Dog trainers hear it all the time: “My dog is great at home, but as soon as we get around other people/pets, his manners go out the window!” Keeping a dog calm and attentive in public goes against their natural instincts to explore and interact with their surroundings.
Disruptive dogs can become well-mannered members of polite society, but it takes lots of practice and plenty of patience on the part of the owner.
Why do some dogs act unruly in public?
– Sensory Overload
A trip to a busy pet store with a dog is similar to visiting Disney World with a child. Absolutely everything is new, exciting, and appealing. Their senses are flooded with enticing sights, distracting sounds, and countless irresistible odors wafting from all directions. Just as children can be taught to behave in the Magic Kingdom, dogs can learn to control their excitement at PetSmart.
On the other end of the spectrum there are fearful dogs that become completely overwhelmed when faced with a busy social setting. Dogs of any age, breed, or size can suffer from anxiety in the presence of new people or places. For some this manifests as aggression, while others simply shut down; cowering, shaking, and refusing to walk.
Many owners assume their fearful pup suffered some kind of abuse or trauma, but their behavior is more likely caused by a lack of socialization during a critical phase in their puppyhood. However, fearful adult dogs can be rehabilitated, so don’t let a shy demeanor keep you from adopting a rescue dog.
What can you do to keep your dog calm?
As stated above, socialization is extremely important to the emotional development of young puppies. Exposure to all manner of stimuli by four to six months of age will help prevent the development of anxiety and phobias.
If you have adopted a puppy, desensitization training is just as important as updating his vaccines and choosing a healthy diet. Once your veterinarian gives you clearance, begin visiting public parks, pet-friendly stores, and puppy kindergarten classes.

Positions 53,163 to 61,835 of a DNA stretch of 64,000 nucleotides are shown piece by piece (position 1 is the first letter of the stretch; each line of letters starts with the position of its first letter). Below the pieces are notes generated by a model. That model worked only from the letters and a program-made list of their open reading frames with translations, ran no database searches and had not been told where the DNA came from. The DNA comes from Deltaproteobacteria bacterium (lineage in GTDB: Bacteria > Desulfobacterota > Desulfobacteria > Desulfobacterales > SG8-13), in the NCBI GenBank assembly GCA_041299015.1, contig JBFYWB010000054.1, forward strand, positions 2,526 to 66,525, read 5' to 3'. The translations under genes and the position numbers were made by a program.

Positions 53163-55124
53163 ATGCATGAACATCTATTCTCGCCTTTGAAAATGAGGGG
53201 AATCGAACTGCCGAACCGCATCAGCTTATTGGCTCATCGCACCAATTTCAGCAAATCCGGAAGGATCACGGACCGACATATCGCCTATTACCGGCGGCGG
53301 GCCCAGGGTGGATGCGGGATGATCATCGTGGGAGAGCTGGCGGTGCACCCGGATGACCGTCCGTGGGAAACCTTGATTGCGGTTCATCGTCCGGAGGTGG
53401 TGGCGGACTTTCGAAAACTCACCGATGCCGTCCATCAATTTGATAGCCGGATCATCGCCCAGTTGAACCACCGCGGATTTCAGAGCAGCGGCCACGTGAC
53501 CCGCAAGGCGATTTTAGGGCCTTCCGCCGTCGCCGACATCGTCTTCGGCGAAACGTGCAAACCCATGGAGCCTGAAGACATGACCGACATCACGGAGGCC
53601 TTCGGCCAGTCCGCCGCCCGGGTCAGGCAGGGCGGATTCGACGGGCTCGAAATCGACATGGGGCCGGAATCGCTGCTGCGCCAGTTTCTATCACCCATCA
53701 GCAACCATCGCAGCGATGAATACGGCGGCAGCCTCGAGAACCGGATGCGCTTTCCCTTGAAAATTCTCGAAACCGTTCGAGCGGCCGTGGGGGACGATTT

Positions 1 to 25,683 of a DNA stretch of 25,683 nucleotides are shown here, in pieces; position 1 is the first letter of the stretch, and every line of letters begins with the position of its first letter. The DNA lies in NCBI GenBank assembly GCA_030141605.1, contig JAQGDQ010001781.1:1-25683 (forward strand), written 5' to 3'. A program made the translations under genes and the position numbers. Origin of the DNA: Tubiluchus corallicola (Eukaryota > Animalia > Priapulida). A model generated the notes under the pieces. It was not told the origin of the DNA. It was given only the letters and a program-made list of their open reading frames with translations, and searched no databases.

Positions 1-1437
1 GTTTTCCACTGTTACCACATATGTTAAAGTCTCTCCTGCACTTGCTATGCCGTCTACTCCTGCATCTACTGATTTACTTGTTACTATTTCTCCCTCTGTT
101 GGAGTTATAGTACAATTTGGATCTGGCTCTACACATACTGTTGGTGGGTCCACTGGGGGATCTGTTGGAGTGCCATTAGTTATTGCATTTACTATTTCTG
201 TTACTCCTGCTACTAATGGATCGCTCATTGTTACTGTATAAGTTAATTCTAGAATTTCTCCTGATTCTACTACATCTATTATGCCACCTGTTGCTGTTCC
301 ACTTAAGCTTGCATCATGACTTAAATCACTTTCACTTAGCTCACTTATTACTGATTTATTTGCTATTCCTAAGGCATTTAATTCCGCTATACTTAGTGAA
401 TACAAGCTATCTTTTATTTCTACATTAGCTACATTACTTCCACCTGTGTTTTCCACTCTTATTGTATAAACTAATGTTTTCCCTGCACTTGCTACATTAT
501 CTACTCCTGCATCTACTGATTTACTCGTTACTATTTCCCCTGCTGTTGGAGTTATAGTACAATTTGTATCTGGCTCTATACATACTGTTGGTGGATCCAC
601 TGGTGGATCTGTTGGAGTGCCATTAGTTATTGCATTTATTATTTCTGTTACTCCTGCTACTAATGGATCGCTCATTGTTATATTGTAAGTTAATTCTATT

Some dogs are born ambassadors and will march up to strangers right off the bat. Others will need more time to slowly build up their tolerance and trust. If your pup is having trouble adjusting to the various sights, sounds, and smells of the world outside your home, contact a professional trainer for help.
Provide plenty of exercise before heading out in public.
Exercising your dog before hitting a popular hiking trail may seem counterintuitive, but as the saying goes: “A tired dog is a good dog.” Pent-up energy could manifest as unruly behavior, anxiety, or even aggression. Set your dog up for success by tiring him out with a game of fetch or 10 minutes on the treadmill. You’ll be amazed what a bit of cardio can do when you are working to keep your dog calm.
Use a secure collar or harness that gives you maximum control.
There are several options when it comes to choosing your dog’s collar, and/or harness. Excitable or fearful pups should be fitted with items that will not slip off or become dangerous in a struggle. You should also choose products that give you maximum control in any situation.
Martingale collars are designed to tighten when a dog pulls against the leash, but are safer and gentler than “choke” collars. Because they fit snuggly, they are less likely to slip off than traditional collars. In fact, many professionals recommend them for dogs in training.
Head halters or Gentle Leaders are another popular option. They loop around your dog’s muzzle and buckle at the back of the head. When the dog pulls or veers off course, the loop tightens down on the muzzle, matching their energy. While head halters are generally considered safe, there have been reports of neck injuries in particularly unruly dogs.
A harness may be a better choice for some dogs. Good-quality harnesses distribute pressure across the chest rather than the vulnerable neck and throat. They also give you more control if your dog lunges or jumps up on people.
No matter which collar or harness you choose, always keep your dog on a sturdy four- or six-foot leash. Retractable leashes give dogs far too much freedom and reduce your control.
Carry high-value treats.
I don’t know about your dogs, but mine snap to attention in a hurry when the treat bag appears. When working on keeping your dog calm in public, you need something that is sure to keep his focus on you. Choose treats that are irrisistible to your pup – like bits of cooked chicken breast – rather than his everyday snacks.
Previous training such as the “heel” and “watch me” commands can easily go unheeded in distracting situations. High-value treats give your dog an extra incentive to focus on you and obey your instructions.
Make sure you project calm energy.
Dogs are incredibly intuitive. When it comes to our emotions, they can read us like the funny pages! Nervous owners tend to have stiff body posture and cling tightly to the leash in anticipation of trouble. In these situations, the leash becomes a live wire, with your tension traveling right down into your pooch.
Instead, work on projecting a calm, confident energy. Your dog will sense it and feel more relaxed himself.
Practice, practice, practice!
No dog becomes a perfect member of society overnight. If you are feeling overwhelmed, consider group training classes or working one on one with a professional trainer. With practice, patience, and consistency, keeping your dog calm in public will soon begin to feel like second nature.
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